A few days later I received a call from the residency office telling me I was not an established Wisconsin resident and didn’t qualify for in-state tuition. I had to establish residency first. Despite having been a Wisconsin resident almost all of my life; despite having parents who had been Wisconsin residents for decades; despite receiving a degree at a public University in Wisconsin; despite having a valid Wisconsin state ID; despite owning a car registered in Wisconsin; despite having filed Wisconsin income taxes for the past three years.
“So, which state do I have residency in instead?” was the question I wanted to spit out, but never asked out loud.
I called them back and they told me the only way to prove my Wisconsin residency was to get tax documentation from my parents.
My gut dropped when I thought of the months-long tax battle I’d only recently gotten over. I told the caller that this was not an option for me. That they had basically disowned any commitment to me.
“But look at it this way,” he said. “You’re getting an education to better yourself. I’m sure they’ll want to help you do that.”
I thought of my dad’s furious reactions when I said how much I liked college and how much I was learning; his bitter conversations with my mother on how horrible this college experience was for the family. I thought of his sharp email asking me where I was going to get money for the Study Abroad trip I wanted to take. Their refusal to grant me even grocery money. Withholding vital documents and information I needed.
No, sir, they do not want me to succeed.
“They have proven to me several times that they will not do anything to help me,” I said as calmly as I could.
He relented and told me I could appeal. I groaned inwardly at the amount of work I’d have to do and hoops I’d have to jump through to in order to file the appeal. It was a week before classes started, and there was no guarantee my appeal would go through.
My only other option was to sustain myself financially for a year without attending school. It was stupid, but the easiest and most feasible option.
I contacted the registrar, and they delayed my enrollment until the fall of next year. I breathed a sigh of relief. It was the same day I sent in my official withdrawal from Alverno.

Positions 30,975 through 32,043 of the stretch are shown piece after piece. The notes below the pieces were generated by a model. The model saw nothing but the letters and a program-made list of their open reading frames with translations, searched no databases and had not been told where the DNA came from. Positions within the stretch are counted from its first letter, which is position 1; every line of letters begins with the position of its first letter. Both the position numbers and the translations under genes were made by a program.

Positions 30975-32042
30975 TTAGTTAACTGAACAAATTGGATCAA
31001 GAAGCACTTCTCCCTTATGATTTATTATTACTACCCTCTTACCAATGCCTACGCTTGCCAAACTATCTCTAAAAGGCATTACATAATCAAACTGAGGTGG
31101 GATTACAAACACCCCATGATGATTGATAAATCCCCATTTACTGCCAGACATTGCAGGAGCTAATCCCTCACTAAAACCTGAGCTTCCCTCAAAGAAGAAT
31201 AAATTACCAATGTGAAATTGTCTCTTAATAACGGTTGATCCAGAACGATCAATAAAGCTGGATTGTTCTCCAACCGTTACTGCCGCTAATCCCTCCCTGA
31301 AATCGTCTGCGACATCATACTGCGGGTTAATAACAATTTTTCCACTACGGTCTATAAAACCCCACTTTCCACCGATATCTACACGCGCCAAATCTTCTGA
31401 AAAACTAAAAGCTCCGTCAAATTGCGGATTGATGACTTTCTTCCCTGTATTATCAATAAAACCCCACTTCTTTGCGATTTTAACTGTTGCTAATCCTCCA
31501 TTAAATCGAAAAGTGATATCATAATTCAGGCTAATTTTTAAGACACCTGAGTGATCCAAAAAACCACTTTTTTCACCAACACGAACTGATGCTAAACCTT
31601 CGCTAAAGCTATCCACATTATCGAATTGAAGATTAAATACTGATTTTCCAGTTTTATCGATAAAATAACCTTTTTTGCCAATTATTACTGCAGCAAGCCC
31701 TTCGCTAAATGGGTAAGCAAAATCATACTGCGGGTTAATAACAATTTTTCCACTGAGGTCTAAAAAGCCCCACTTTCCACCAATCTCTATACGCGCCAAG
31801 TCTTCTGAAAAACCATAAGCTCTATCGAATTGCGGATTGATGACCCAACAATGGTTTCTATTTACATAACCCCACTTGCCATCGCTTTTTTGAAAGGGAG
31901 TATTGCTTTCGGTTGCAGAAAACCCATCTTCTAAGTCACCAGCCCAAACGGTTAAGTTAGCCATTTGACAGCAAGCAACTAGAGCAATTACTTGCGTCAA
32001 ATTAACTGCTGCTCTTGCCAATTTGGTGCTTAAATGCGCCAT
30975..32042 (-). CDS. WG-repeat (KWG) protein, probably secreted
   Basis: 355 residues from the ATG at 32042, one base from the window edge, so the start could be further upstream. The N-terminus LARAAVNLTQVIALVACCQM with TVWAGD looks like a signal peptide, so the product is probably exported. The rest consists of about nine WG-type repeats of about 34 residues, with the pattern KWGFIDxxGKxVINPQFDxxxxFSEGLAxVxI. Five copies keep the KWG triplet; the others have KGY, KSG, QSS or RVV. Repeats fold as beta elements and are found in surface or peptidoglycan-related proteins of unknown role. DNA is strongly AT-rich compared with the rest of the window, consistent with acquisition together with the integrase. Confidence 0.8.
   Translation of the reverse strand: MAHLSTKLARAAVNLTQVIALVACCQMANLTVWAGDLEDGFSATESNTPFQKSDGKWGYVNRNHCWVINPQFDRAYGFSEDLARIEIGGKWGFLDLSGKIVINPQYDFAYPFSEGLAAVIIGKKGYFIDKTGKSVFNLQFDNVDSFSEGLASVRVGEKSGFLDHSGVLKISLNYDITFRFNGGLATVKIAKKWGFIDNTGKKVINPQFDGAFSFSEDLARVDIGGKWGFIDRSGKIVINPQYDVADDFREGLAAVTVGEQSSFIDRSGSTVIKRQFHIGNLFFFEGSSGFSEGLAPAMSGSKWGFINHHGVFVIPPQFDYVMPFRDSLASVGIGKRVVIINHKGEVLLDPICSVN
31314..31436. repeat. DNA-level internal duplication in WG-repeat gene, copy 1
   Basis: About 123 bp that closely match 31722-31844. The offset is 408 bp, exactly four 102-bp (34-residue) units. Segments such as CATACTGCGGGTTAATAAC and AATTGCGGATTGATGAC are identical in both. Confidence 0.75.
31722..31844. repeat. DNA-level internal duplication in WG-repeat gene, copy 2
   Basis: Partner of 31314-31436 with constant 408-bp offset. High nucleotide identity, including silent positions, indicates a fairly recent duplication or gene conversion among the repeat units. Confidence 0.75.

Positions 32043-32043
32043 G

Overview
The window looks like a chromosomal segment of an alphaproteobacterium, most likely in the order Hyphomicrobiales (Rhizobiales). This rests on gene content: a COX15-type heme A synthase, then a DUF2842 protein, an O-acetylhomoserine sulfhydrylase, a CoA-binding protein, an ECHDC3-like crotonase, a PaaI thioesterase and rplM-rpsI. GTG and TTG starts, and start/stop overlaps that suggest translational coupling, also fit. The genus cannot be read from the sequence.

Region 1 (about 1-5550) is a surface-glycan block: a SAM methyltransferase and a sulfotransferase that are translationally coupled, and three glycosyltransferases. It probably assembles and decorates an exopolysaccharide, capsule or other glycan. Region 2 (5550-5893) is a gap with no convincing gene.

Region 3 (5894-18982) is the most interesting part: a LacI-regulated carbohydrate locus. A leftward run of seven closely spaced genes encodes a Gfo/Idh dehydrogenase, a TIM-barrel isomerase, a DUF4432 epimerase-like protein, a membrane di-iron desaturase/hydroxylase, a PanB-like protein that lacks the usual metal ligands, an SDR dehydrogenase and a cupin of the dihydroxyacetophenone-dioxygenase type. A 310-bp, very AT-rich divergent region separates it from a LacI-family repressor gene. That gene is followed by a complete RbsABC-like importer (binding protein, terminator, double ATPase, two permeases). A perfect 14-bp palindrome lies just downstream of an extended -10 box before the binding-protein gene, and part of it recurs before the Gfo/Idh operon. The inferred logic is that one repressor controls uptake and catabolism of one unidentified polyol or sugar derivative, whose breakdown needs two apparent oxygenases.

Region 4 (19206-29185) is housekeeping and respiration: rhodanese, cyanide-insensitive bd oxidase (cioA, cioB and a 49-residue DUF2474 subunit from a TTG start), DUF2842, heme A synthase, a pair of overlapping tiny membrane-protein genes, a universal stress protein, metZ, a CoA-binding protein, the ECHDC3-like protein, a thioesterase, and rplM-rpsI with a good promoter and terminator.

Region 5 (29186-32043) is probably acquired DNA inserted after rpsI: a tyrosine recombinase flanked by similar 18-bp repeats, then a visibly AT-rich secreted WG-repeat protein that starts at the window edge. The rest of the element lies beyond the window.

At the same time, I sigh at the bittersweet knowledge I will not be returning to the familiar classrooms, not joining my friends in the exhilarating scramble for fresh school supplies. But then I see my kids at work preparing themselves for the upcoming quarter, and feel the same excitement I felt at the end of last summer. I look at my plans for my programs in the public schools and feel the same shivers in my chest.
The thrill of gathering notebooks and binders for myself can wait.
Now I’m preparing myself to set out on a new adventure, where my learning doesn’t come from books and papers; where I’m the one writing the curriculums and presenting them to classrooms. I’ve been an educator and even a teacher before. But this is the first time it’s my full-time job, and this is the first time that the programs I’m a part of are my own.
The same day I withdrew form one school and confirmed the date of my enrollment for another was the last day of camp. I said goody-bye to some of my campers. For those who are returning for our school-year programs, I tease them with hints at what I have planned for them. I can’t wait to get them involved in the projects and activities I have in store. All my preparation over the past few months has been leading me towards those moments.
It’s been a great summer, and it’s going to be a great fall.
(The names of the individuals in this post have been changed to protect their identity)
Consent is a very important and very tricky concept to build for a child.
In a society where rape culture is sickeningly prevalent, I’m relieved to see more of the parents I work with practicing consent with their child.
“Did you ask before you took it?”
“If they said ‘no,’ you have to listen.”
I work with kids and parents on a daily basis, and have for the past year. While at college, I studied and took trainings on sexual assault and consent. I learned that concepts like the importance of “no” and asking permission can and should be introduced at a very early age. I started looking at my interactions with my kids in terms of consent.
Almost every interaction I have with my kids is flavored by something I have learned. I make hundreds of choices every day, at each turn. I try to make the best choices based off of what I know.